Congratulations, Molly Ringle! To see her entry and the runners-up, click here.
For those unfamiliar with this award, it is given for the 'best' made-up bad opening sentence for a novel. The award is named after Victorian novelist Edward George Bulwer-Lytton, who was the first to use the "It was a dark and stormy night..." opening. The aim is to deliberately produce the kind of purple, pompous and generally terrible prose that tries to be profound and/or original when written in earnest but only manages to be unintentionally funny. Here is the full sentence:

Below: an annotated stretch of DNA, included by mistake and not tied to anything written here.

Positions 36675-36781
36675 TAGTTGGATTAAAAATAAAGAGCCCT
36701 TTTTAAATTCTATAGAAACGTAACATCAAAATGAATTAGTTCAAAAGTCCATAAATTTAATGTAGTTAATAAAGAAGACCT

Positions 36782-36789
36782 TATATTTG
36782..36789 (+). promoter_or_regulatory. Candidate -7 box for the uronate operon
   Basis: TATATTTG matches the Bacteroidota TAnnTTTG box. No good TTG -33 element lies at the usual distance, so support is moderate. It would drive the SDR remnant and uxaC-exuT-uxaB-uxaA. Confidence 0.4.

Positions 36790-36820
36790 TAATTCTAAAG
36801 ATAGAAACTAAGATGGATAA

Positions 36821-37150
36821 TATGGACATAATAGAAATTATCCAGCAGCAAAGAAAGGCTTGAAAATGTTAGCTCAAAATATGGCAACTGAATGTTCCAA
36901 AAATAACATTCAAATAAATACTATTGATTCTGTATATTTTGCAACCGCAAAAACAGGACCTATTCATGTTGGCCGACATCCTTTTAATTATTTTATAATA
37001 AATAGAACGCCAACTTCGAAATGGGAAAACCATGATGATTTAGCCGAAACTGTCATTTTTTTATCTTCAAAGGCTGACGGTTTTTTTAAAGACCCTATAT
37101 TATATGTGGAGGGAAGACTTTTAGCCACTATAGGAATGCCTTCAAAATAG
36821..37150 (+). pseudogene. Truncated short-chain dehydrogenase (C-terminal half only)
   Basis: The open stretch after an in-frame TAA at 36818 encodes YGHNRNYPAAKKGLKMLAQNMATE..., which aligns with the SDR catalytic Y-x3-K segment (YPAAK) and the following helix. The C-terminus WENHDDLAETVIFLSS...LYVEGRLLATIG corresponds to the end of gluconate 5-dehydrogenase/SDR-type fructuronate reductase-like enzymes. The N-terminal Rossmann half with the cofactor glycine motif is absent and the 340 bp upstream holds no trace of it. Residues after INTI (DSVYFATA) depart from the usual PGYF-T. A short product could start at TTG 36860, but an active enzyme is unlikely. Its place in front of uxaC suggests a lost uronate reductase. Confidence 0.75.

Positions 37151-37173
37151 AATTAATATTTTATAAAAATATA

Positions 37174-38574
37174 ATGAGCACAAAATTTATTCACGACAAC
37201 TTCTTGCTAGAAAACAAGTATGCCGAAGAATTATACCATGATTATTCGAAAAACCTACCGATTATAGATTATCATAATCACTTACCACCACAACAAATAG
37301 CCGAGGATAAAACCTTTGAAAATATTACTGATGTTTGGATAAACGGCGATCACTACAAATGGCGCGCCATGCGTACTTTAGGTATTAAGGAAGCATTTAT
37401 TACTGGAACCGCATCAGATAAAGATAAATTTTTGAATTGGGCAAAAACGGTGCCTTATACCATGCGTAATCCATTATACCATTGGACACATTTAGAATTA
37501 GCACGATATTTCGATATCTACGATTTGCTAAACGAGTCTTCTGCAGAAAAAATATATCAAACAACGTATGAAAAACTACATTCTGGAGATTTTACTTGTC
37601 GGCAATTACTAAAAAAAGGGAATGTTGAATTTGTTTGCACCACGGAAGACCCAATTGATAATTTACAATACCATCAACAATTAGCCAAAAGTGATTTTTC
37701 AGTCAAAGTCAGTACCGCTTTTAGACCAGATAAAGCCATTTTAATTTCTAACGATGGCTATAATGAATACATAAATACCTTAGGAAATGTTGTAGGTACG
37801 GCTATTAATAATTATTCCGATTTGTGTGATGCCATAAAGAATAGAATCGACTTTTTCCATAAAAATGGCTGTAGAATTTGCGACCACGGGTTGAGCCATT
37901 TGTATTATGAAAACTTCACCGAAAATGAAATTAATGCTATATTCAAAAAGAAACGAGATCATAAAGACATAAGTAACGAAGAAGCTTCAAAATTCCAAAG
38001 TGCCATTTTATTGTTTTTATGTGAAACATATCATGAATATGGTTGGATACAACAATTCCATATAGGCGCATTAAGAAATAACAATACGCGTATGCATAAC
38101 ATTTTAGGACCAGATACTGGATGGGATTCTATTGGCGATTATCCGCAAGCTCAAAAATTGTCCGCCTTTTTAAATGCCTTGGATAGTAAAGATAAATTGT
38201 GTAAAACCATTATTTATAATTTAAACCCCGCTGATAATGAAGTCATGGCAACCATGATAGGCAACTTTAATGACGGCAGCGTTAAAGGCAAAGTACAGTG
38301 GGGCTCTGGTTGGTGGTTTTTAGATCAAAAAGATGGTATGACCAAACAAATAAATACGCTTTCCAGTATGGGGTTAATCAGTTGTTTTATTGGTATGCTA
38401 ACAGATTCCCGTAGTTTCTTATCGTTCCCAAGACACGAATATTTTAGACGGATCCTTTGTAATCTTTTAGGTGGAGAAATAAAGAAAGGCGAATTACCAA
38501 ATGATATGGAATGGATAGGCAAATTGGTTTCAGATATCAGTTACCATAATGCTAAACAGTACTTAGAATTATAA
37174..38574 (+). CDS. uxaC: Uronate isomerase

It was a dark and stormy night; the rain fell in torrents—except at occasional intervals, when it was checked by a violent gust of wind which swept up the streets (for it is in London that our scene lies), rattling along the housetops, and fiercely agitating the scanty flame of the lamps that struggled against the darkness.
From Paul Clifford by Bulwer-Lytton.
Now if only there was a William Topaz MacGonagall award, I would gladly participate...